The thing about being barren is that you're not allowed to get away from it. Not when you're in your thirties. My friends were having children, friends of friends were having children, pregnancy and birth and first birthday parties were everywhere. I was asked about it all the time. My mother, our friends, colleagues at work. When was it going to be my turn? At some point our childlessness became an acceptable topic of Sunday-lunch conversation, not just between Tom and me, but more generally. What we were trying, what we should be doing, do you really think you should be having a second glass of wine? I was still young, there was still plenty of time, but failure cloaked me like a mantle, it overwhelmed me, dragged me under, and I gave up hope. At the time, I resented the fact that it was always seen as my fault, that I was the one letting the side down. But as the speed with which he managed to impregnate Anna demonstrates, there was never any problem with Tom’s virility. I was wrong to suggest that we should share the blame; it was all down to me. Lara, my best friend since university, had two children in two years: a boy first and then a girl. I didn’t like them. I didn’t want to hear anything about them. I didn’t want to be near them. Lara stopped speaking to me after a while. There was a girl at work who told me—casually, as though she were talking about an appendectomy or a wisdom-tooth extraction—that she’d recently had an abortion, a medical one, and it was so much less traumatic than the surgical one she’d had when she was at university. I couldn’t speak to her after that, I could barely look at her. Things became awkward in the office; people noticed. Tom didn’t feel the way I did. It wasn’t his failure, for starters, and in any case, he didn’t need a child like I did. He wanted to be a dad, he really did—I’m sure he daydreamed about kicking a football around in the garden with his son, or carrying his daughter on his shoulders in the park. But he thought our lives could be great without children, too. We’re happy, he used to say to me. Why can’t we just go on being happy? He became frustrated with me. He never understood that it’s possible to miss what you’ve never had, to mourn for it. ― Paula Hawkins, The Girl on the Train

The thing about being barren is that you’re not allowed to get away from it. Not when you’re in your thirties. My friends were having children, friends of friends were having children, pregnancy and birth and first birthday parties were everywhere. I was asked about it all the time. My mother, our friends, colleagues at work. When was it going to be my turn? At some point our childlessness became an acceptable topic of Sunday-lunch conversation, not just between Tom and me, but more generally. What we were trying, what we should be doing, do you really think you should be having a second glass of wine? I was still young, there was still plenty of time, but failure cloaked me like a mantle, it overwhelmed me, dragged me under, and I gave up hope. At the time, I resented the fact that it was always seen as my fault, that I was the one letting the side down. But as the speed with which he managed to impregnate Anna demonstrates, there was never any problem with Tom’s virility. I was wrong to suggest that we should share the blame; it was all down to me. Lara, my best friend since university, had two children in two years: a boy first and then a girl. I didn’t like them. I didn’t want to hear anything about them. I didn’t want to be near them. Lara stopped speaking to me after a while. There was a girl at work who told me—casually, as though she were talking about an appendectomy or a wisdom-tooth extraction—that she’d recently had an abortion, a medical one, and it was so much less traumatic than the surgical one she’d had when she was at university. I couldn’t speak to her after that, I could barely look at her. Things became awkward in the office; people noticed. Tom didn’t feel the way I did. It wasn’t his failure, for starters, and in any case, he didn’t need a child like I did. He wanted to be a dad, he really did—I’m sure he daydreamed about kicking a football around in the garden with his son, or carrying his daughter on his shoulders in the park. But he thought our lives could be great without children, too. We’re happy, he used to say to me. Why can’t we just go on being happy? He became frustrated with me. He never understood that it’s possible to miss what you’ve never had, to mourn for it.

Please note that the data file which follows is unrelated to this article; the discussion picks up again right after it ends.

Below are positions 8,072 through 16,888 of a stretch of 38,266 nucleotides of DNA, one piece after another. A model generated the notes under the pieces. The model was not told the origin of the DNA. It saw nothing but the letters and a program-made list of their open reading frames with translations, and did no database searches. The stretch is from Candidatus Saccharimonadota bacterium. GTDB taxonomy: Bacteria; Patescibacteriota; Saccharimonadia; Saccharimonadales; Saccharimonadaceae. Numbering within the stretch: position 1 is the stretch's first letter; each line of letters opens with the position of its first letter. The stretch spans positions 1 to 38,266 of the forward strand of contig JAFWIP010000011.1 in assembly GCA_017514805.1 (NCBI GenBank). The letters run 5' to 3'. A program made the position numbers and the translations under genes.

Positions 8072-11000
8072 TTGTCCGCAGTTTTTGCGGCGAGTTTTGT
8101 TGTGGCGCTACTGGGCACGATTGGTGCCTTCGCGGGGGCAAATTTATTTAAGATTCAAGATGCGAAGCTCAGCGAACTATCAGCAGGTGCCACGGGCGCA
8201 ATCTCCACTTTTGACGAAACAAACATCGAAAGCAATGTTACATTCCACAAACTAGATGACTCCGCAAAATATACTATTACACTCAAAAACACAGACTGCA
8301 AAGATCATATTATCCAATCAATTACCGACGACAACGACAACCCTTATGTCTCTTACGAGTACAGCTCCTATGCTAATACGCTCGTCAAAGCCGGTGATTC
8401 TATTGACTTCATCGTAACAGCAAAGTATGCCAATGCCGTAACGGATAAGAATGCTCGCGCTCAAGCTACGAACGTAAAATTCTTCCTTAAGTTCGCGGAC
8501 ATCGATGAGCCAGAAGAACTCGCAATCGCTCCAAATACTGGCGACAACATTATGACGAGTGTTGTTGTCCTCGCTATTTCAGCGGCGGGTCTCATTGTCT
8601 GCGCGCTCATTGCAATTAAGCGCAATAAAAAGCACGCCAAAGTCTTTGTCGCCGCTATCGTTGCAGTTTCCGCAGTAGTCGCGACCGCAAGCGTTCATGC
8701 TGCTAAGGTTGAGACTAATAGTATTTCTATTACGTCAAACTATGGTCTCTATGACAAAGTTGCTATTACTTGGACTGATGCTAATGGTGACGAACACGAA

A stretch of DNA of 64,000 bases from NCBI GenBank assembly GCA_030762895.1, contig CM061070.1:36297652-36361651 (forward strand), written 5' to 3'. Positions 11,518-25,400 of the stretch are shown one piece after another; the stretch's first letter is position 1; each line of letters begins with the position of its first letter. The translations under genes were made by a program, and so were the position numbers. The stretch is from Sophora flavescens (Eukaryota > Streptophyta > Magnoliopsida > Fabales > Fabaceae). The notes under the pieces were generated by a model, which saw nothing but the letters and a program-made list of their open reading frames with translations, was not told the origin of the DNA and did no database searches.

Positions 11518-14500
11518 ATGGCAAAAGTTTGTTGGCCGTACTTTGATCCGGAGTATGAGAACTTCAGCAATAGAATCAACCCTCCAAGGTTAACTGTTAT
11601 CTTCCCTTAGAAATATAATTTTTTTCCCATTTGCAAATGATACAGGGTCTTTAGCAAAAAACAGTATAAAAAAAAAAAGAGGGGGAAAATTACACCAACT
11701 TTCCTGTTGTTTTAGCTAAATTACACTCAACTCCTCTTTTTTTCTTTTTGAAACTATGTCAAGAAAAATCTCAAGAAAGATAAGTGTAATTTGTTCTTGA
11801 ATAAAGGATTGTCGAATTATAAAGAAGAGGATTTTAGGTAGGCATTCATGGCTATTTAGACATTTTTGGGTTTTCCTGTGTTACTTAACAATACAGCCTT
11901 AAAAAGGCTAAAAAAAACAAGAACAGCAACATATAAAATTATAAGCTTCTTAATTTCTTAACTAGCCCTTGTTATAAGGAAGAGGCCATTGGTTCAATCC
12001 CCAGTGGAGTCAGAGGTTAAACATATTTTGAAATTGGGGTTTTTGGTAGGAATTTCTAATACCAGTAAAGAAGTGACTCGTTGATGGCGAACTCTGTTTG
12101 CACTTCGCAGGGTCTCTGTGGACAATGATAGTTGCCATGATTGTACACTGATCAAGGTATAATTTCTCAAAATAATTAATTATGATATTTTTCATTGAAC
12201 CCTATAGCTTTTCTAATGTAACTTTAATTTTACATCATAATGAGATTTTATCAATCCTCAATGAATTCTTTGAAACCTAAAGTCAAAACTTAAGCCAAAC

― Paula Hawkins,

The Girl on the Train